Australian Youth Coal Coalition, a pro-coal Facebook page, posted a photo showing trash strewn across a park after what appears to have been a large event. "Look at the mess today's climate protesters left behind in beautiful Hyde Park," the photo was captioned. "So much plastic. So much landfill. So sad." The only problem is, the photo wasn't taken after a climate change protest. It wasn't even taken in Australia.

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via GOOD / YouTube

Last Friday, millions of people in 150 countries across the globe took to the streets to urge world leaders to enact dramatic solutions to combat climate change.

The Climate Strike was inspired, in part, by Greta Thunberg, a 16-year-old girl from Sweden who has captured worldwide attention for her tireless work to hold lawmakers responsible for the climate crisis.

The strike gave people across the planet the opportunity to make their voices heard before the U.N. General Assembly Climate Summit in New York City on Monday.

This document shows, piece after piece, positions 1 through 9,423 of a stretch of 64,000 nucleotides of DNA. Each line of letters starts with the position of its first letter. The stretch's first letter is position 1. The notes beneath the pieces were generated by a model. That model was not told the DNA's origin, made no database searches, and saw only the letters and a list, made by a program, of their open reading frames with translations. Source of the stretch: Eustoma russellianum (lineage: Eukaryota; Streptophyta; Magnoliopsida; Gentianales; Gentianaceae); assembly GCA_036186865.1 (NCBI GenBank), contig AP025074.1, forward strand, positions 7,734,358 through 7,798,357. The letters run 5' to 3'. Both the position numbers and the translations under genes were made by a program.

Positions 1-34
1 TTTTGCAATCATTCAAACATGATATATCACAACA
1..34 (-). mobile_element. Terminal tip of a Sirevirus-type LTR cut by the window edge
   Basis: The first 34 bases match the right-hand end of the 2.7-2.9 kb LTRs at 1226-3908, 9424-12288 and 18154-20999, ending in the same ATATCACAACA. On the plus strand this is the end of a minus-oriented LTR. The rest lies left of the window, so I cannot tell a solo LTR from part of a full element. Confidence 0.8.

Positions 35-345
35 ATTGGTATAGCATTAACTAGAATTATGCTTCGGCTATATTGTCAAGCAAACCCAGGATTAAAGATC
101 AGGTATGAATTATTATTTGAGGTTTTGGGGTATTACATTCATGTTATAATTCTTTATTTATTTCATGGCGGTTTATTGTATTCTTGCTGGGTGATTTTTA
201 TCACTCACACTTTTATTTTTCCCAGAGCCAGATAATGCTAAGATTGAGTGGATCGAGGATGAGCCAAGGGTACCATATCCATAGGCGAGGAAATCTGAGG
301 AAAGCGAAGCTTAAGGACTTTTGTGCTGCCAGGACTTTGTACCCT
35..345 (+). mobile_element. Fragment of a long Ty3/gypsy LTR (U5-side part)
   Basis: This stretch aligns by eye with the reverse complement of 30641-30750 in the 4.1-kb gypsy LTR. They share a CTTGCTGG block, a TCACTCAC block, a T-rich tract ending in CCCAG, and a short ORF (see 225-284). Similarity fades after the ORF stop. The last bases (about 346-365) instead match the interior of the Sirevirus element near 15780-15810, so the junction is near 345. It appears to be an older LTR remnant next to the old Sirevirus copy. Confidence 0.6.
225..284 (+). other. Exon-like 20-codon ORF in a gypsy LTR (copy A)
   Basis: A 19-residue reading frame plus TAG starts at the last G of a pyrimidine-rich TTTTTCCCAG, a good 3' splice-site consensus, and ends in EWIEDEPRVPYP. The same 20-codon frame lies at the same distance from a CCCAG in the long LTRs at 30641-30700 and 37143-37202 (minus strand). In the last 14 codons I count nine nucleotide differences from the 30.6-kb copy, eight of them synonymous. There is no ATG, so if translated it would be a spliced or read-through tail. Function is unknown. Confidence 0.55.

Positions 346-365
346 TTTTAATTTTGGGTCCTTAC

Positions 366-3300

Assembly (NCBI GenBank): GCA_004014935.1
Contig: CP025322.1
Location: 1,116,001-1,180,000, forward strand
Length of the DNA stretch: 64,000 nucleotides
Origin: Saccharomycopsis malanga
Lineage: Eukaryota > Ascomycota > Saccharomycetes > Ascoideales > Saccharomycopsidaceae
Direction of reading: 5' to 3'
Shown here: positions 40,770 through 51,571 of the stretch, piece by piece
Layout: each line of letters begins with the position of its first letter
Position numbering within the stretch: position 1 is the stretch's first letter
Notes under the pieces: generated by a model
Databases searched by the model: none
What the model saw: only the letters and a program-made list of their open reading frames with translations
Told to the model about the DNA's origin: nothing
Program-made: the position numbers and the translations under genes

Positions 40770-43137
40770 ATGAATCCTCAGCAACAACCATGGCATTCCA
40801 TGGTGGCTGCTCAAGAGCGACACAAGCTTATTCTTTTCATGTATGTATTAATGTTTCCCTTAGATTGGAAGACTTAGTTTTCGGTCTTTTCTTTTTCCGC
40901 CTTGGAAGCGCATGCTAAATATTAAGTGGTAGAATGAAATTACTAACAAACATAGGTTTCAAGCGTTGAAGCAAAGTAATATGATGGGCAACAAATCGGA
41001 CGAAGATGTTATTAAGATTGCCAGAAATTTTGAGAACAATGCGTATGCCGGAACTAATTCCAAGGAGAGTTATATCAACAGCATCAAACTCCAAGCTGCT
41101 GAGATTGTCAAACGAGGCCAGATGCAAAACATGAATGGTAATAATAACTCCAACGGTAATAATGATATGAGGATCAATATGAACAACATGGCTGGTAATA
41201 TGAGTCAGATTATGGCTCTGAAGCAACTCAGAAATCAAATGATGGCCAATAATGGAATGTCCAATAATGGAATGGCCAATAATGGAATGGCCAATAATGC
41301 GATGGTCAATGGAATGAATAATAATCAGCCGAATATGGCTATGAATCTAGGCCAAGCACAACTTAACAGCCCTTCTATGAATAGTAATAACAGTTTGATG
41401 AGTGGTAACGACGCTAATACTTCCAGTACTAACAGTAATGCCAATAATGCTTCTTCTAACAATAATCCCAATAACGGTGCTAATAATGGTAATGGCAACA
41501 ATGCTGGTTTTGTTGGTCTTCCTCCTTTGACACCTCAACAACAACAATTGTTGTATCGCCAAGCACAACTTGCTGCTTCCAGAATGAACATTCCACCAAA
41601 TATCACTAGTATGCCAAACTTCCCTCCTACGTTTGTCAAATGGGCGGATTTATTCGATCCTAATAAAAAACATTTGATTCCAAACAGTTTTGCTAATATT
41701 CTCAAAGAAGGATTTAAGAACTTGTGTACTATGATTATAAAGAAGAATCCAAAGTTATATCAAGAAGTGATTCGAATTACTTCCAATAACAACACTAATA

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Photo by Casey Horner on Unsplash

As world leaders meet to discuss new ways to tackle climate change at the U.N. Climate Action Summit, they might miss one very big part of healing nature – nature. In a new short film, youth climate change activist Greta Thunberg and George Monbiot, a writer for the Guardian, talked about how we need to use nature as a solution to climate change.

There's a huge push to curb emissions, but it's not the be all end all of handling climate change; we also need to remove CO2 from the atmosphere. While we don't have technology to do that for us, there is another solution. "There is a magic machine that sucks carbon out of the air, costs very little, and builds itself. It's called a tree," Monboit says in the film. Researchers found that we could get rid of two-thirds of the carbon dioxide that we've emitted during the industrial era just by growing trees. That amounts to 205 billion tons of carbon. Right now, deforestation of tropical forests is responsible for 20% of current greenhouse emissions.